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Piloting period:

e.g.February – June 2012



The intervention took place in the town of Paralimni which is an urban area. The meetings were held at the cafeteria of a sport venue and were usually held during the weekend. In all cases, the meeting venue was empty in order to avoid any disturbances and to ensure the confidentiality of the participants so that they felt comfortable.


Description of intervention:

- How many adolescents

There were 26 adolescents participating (8 boys and 18 girls) with a mean age of 15.6 years old.

- How many parents participated in the intervention

There were 25 participants (10 males and 15 females) with a mean age of 37 years old.


Main Obstacles:

Overall, the recruitment of parents was hampered by the fact that most of them work at different times. In addition, some parents/adults were hesitant in participating in group discussions where sensitive family issues could have come up and thus recruitment became even more difficult. Furthermore, it was difficult to reach parents in the particular period because a lot of them were preparing for a busy summer work period (seasonal workers). Despite the fact that the period at the start of the project was the exam review period for adolescents, recruitment was relatively successful. Another difficulty was realized towards the end of the sessions, which was the exam period for the students while during the period when the sessions were held there was an extended Easter vacation too. Another practical difficulty was the transportation of adolescents from different areas to the meeting venue by the facilitator. After the groups were formed, there was a difficulty in finding a suitable time that would be convenient for all participants.


Suggestions for improvement:

Role play activities, presentations, and group discussion were more appealing to the participants rather than writing activities. As the parents and teenagers were tired from work and school, respectively, they found writing somewhat boring. However, the facilitator asked them to present their results that resulted from the writing activities, so the exercise became more interesting and participants felt more involved. Participants, on the other hand, considered interaction activities as well as the tips on communicating with teenagers particularly useful. It would probably work better if activities involving writing were either removed or shortened dedicating more time to the activities that were more appealing to the participants. Overall, the participants enjoyed the spirit in the sessions and it seems that it would be good to have a longer intervention, may be with more time between the sessions, for example, meeting once per month instead of once a week.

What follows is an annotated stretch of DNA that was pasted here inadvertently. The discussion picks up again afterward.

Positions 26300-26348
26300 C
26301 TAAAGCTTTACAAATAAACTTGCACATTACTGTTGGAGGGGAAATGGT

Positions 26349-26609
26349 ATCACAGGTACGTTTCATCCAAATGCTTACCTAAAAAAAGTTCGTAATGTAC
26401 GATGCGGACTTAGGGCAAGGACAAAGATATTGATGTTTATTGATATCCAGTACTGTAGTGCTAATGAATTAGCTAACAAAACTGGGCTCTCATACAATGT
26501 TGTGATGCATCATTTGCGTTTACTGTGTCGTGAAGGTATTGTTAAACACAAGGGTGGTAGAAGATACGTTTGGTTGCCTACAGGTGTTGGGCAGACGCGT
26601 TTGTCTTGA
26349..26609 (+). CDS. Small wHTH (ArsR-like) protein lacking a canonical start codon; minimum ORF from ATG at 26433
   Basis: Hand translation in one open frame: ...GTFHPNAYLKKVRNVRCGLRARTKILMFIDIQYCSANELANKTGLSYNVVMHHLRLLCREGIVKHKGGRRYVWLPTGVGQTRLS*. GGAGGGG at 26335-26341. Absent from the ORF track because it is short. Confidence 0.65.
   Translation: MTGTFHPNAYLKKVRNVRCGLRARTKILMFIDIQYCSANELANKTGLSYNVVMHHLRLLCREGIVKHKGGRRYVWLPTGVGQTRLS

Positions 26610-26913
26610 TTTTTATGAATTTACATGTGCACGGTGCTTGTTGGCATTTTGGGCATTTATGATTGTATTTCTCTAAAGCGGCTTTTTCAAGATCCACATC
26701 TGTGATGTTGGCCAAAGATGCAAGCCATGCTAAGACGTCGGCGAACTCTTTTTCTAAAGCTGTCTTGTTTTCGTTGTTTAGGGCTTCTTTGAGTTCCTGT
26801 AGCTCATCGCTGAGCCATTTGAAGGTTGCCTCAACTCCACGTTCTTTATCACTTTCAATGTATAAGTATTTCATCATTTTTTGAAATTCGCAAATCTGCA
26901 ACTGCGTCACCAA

Lessons learned:

It has been shown that focus groups have an intrinsic value and that they can be used to approach similar sensitive topics. The sessions brought closer together people who did not know each other and made them feel more confident on certain issues after the intervention. Even after the end of the project, some of the participants argued that as time passed since the end of the intervention, their willingness to quit smoking became stronger. This finding, in contrast with other research, suggests that our intervention had a stronger impact in the long term. In addition, even though the research group assumed that it would be difficult to collect an adequate number of parents that would accept to get involved in the project, it appears that the snowball technique used is particularly effective when dealing with such sensitive issues.



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The euFAQT project has received funding from the European Union / DG Health and Consumer Protection. The European Commission and the Executive Agency are not responsible for any use that may be made of the information contained on this website.


The project was kindly supported by KEELPNO.